Most if not all of these pre-decided narratives have been challenged (as one would expect) during this year's tournament but the writers have barely moved from their pre-tournament assertions.

    It seems remarkable to me that sports journalists know so much about whether a coach is good at what he does when they presumably have so little insight into what it is that a coach actually does.

  2. I think that last point is key. They haven't a clue what managers do and so they pin everything on how a manager behaves at a press conference, which is the only time they see them. During Arsenal's recent run of poor results I heard a commentator say "subdued performance by Arsene Wenger tonight" as if he was on the field rather than in the crowd. The same thinking leads to the belief that Jose Mourinho was a genius and Scolari wasn't. What they really mean is one gives good copy and the other doesn't.

  3. Sports journalism and punditry (both pro and amateur, i.e those crappy phone-ins) are mostly pointless. For something that’s discussed so much and so widely there’s actually very little to say about sport.
    I follow football and cricket but hardly ever read anything in the sports pages and never listen to TV radio “analysis” except that directly surrounding the action which you can’t avoid and which is mostly just telling you what you’ve already seen.
    It was entertaining to hear old Gin Blossom Ferguson pronouncing that United “were the better team” in the Old Trafford Massacre though.

  4. Surely analysis/punditry should be revealing something that we, the viewer, do not know. The people involved in analysis and punditry are supposed to be experts after all.

    At half time yesterday a good pundit should be able to give the viewers insight as to why England are 29-0 up. There is little point in replaying the tries as part of this analysis unless there is something specific to say.

  5. I was at Twickenham on Sunday and two things struck me, both as a result of comments from the crowd.

    First next to me in the crowd were two teenage players (one of them my son). They uniformly saw things going on that I missed and which almost certainly went unremarked in the match commentary. I seem to remember a football coach making the point that anyone who doesnt play the game week in week out has no idea whats going on, Sunday confirmed this.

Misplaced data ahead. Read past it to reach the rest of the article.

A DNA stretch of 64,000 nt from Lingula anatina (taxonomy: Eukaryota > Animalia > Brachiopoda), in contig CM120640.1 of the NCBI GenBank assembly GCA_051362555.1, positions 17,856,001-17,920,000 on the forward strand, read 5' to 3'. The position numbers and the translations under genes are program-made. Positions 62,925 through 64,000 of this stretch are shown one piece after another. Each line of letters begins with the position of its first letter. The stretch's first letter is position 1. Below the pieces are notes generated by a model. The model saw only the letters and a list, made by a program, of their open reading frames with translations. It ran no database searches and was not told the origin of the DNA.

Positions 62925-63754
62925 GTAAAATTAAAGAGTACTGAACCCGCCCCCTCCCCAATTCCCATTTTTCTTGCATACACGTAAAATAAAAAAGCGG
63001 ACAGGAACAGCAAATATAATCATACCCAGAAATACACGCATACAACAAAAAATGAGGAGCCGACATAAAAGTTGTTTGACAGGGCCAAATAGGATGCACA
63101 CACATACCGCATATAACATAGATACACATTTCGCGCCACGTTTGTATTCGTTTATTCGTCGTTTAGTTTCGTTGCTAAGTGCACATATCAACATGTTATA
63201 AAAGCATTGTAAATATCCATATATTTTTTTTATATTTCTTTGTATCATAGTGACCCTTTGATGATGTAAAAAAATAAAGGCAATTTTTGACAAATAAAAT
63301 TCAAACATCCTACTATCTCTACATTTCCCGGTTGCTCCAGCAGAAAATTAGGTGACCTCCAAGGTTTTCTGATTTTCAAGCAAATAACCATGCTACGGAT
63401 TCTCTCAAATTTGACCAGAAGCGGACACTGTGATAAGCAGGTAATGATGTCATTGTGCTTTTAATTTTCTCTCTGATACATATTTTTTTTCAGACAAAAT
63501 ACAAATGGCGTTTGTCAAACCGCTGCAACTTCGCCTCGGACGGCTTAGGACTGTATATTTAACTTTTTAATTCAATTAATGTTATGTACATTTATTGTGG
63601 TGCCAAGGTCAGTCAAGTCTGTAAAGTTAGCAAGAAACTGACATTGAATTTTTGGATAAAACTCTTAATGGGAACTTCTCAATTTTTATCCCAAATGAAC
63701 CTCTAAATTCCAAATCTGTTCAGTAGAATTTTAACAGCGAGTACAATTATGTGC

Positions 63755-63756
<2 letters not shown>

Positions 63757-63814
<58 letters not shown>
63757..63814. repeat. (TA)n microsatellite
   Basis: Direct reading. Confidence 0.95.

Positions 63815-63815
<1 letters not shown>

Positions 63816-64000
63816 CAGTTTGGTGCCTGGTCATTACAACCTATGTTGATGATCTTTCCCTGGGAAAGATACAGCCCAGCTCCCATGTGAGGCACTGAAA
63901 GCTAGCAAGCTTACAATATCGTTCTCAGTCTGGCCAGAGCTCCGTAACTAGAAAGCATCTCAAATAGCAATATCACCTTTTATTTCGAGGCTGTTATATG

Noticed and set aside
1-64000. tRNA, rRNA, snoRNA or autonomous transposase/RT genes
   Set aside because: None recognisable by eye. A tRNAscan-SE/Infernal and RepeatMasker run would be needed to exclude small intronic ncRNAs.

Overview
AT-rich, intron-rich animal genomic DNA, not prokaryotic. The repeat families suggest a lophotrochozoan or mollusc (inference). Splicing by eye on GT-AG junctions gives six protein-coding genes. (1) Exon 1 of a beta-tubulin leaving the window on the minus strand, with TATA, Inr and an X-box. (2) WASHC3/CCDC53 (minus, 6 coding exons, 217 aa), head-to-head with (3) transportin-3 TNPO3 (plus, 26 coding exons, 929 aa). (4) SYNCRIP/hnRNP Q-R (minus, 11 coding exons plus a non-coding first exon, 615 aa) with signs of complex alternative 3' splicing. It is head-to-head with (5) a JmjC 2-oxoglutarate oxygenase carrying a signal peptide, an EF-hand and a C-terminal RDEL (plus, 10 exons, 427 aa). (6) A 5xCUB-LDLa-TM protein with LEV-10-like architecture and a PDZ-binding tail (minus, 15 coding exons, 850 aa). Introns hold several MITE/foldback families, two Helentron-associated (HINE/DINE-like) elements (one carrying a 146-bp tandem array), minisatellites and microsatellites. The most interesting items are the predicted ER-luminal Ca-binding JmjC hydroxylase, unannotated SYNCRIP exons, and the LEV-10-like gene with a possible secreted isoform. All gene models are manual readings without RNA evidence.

Second, in the Orange Tree after the game the English fans were enjoying themselves debating how the press would downgrade Englands result. The general view was that the poor play of the French would be highlighted so as to justify previous comments. Sure enough thats what happened. As has been said many times before, usually by those involved in the game, you can only play the side that turns up. The same was true of the Italy result in the first game.

    Its also relevant that teams can be put off their game by a spiritied opponent - ask Real and Man U!

  6. Exactly. It's all very well saying that France played badly and thus downgrading England's performance. However, the truth of the matter is that a team doesn't JUST play badly.

    I would really love to know what tactics England employed to make France look so ordinary, particularly in the first half. No one in the print or broadcast media appears to be able to tell me. Johnson and his coaching team know but no one in the media asks him.

  7. Getting a bit rugby obsessive but.....

    The French never figured out the short lineout. England do seem to have got the "pod of forwards in the midfield" theory working. Joe Worlsey is a revelation in this very loose role.

  8. I haven't read The Guardian report of the England-France match but I can imagine it was something along the lines of "thuggish Brits lucky to beat cultured, wine-appreciating French"

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  10. I like reading Daniel Finkelstein's statistical investigations (eg. no statistical basis to the belief that mid week matches of any kind affect weekend games) and would love to see him alongside the tv pundits, bursting a few bubbles. Little to do with this post but here are two favourite lines of recent commentary: Alan Green on 5 Live, "Look at the space Evra has to run into." Alan Green to Chris Waddle this weekend: "What can you say about this game?", "Four one." (Waddle went on to add something else but I stopped listening, it was the perfect final word.)

  11. Interesting point from Geoff re: his two teenage pals. It's often my impression that TV commentators see less than the average member of the crowd because their gaze is fixed on a monitor showing shots which have been selected by a director who's trying to construct a narrative.